While other luxury watch brands are developing more casual timepieces and enhancing their sports collections, Rolex introduces a brand-new precious metal dress watch collection. (There might be stainless-steel versions in the future.) It’s as if they know something which others do not. Perpetual 1908 is a fantastic first attempt at an elegant, classy, and versatile dress watch by Rolex. Traditionalists might prefer dress-watches from luxury brands such as A. Lange & Sohne, Breguet, Jaeger LeCoultre, Patek Philippe, and Vacheron Constantin, citing their traditional aesthetics, craftsmanship and notable hand-finishing. Yet, the Perpetual 1908 brings a lot of ‘Rolex’ to the dress-watch category, such as the legendary Rolex R&D and innovation, possibly ‘less-delicate’ than other dress-watches, and low cost of ownership, things which other brands can only dream of. Every detail, whether it is dial related, case, movement, leather strap and clasp, has gone through a great deal of Rolex R&D. In other worlds perfection. I personally look forward to seeing Rolex enhance this collection, which will surely redefine the dress-watch category.
Chopard Alpine Eagle 41 XPS
Chopard continues to enhance its stellar Alpine Eagle sports watch collection. Among its launches for W&W 2023, the Alpine Eagle 41 XPS crafted in Chopard’s trademarked Lucent Steel is my pick. Sustainability is paramount to how Chopard approaches watchmaking, and its Lucent Steel comprises of 80% recycled steel. The version used for this model is Lucent Steel A223, which according to Chopard, is ‘exclusive, ultra-resistant and light reflecting.’ And the dial, ‘a Monte Rosa pink colour obtained through a galvanic treatment – finish design inspired by the iris of an eagle – gold base, Roman numerals and indexes coated with Super-LumiNova.’ Besides the hour and minute hands, there is a small-seconds dial at 6 o’clock. To the delight of many, there is no date window at 4 o’clock. The case diameter is 41 mm.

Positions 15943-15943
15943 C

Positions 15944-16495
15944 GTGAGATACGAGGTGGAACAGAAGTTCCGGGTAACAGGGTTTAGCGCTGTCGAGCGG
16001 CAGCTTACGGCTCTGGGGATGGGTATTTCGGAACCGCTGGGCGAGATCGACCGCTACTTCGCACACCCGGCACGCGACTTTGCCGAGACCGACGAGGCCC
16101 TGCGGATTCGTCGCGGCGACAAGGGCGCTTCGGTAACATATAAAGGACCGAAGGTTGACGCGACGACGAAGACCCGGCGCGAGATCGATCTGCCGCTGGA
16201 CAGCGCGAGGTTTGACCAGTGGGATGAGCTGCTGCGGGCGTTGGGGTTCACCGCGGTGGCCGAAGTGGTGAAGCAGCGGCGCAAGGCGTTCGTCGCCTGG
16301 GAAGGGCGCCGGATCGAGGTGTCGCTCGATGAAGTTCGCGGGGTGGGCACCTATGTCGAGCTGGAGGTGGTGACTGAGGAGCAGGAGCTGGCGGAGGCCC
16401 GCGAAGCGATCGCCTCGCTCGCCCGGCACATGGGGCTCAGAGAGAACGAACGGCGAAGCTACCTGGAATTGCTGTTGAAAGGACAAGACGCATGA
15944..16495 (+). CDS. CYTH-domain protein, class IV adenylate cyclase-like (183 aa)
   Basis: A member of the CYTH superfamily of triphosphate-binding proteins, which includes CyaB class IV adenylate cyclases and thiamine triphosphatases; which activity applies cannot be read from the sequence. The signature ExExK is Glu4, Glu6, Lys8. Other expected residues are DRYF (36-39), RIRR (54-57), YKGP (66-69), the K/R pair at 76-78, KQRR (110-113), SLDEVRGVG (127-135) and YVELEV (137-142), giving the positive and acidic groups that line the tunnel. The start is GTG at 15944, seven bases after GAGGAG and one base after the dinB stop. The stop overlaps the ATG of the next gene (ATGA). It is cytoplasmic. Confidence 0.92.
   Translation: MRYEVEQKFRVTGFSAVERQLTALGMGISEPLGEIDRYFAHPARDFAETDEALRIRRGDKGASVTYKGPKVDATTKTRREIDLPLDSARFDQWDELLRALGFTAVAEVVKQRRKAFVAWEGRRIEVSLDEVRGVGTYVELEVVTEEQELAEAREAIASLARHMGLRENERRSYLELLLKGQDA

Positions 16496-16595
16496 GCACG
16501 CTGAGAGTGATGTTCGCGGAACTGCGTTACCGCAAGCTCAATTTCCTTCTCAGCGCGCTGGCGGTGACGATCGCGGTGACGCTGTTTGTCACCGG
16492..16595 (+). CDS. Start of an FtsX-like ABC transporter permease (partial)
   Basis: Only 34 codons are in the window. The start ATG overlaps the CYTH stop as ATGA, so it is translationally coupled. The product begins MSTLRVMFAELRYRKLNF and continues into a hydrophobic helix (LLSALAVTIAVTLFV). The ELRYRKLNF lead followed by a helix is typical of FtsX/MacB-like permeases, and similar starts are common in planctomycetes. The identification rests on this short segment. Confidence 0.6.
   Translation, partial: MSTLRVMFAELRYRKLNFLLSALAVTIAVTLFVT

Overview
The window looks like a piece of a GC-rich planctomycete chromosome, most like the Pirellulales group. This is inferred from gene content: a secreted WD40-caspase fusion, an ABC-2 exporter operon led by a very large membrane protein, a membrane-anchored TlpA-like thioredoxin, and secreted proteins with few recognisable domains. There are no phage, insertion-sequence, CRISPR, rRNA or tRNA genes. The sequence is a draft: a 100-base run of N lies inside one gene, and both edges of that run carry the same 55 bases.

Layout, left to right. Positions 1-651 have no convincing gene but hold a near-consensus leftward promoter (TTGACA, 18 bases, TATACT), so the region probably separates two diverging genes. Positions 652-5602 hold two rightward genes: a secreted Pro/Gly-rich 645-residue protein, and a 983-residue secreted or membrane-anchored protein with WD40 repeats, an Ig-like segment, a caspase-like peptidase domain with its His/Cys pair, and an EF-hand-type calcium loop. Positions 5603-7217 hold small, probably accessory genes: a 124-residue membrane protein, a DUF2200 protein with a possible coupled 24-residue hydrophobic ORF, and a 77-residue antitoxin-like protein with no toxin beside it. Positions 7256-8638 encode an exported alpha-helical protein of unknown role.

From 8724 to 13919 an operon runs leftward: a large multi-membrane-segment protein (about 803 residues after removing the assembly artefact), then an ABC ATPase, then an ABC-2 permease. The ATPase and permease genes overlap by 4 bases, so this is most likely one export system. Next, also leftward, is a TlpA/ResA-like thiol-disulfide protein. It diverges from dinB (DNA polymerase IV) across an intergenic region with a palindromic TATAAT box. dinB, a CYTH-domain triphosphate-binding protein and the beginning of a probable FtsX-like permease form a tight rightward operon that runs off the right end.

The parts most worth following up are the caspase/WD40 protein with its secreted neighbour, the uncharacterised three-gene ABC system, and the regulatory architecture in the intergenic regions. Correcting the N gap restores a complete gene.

This timepiece is powered by self-winding L.U.C. calibre 96.40-L and is visible through a sapphire caseback. It beats at a frequency of 28800 V.P.H., has a Balance spring with a Phillips terminal curve, and a power reserve of approximately 65 hours due to Chopard’s Twin Technology, a system that combines two coaxial barrels.And the microrotor is crafted in 22K gold. L.U.C. calibre 96.40-L is certified by the COSC and is hallmarked by the Poincon de Geneva or Geneva Seal.
In a world of sports watches dominated by Audemars Piguet Royal Oak and Royal Oak Offshore, Patek Philippe Nautilus and Aquanaut, and Vacheron Constantin Overseas, Chopard’s Alpine Eagle has cemented its own identity and more than holds its own. Its design is a modern classic. The Alpine Eagle 41 XPS, with its commitment to sustainability, gorgeous dial, a calibre which benefits from Chopard’s Twin Technology, gorgeous movement finishing, and chronometer performance, is among the most complete, versatile, and perfect time-only watches in the world right now.
Jaeger LeCoultre Reverso Tribute Chronograph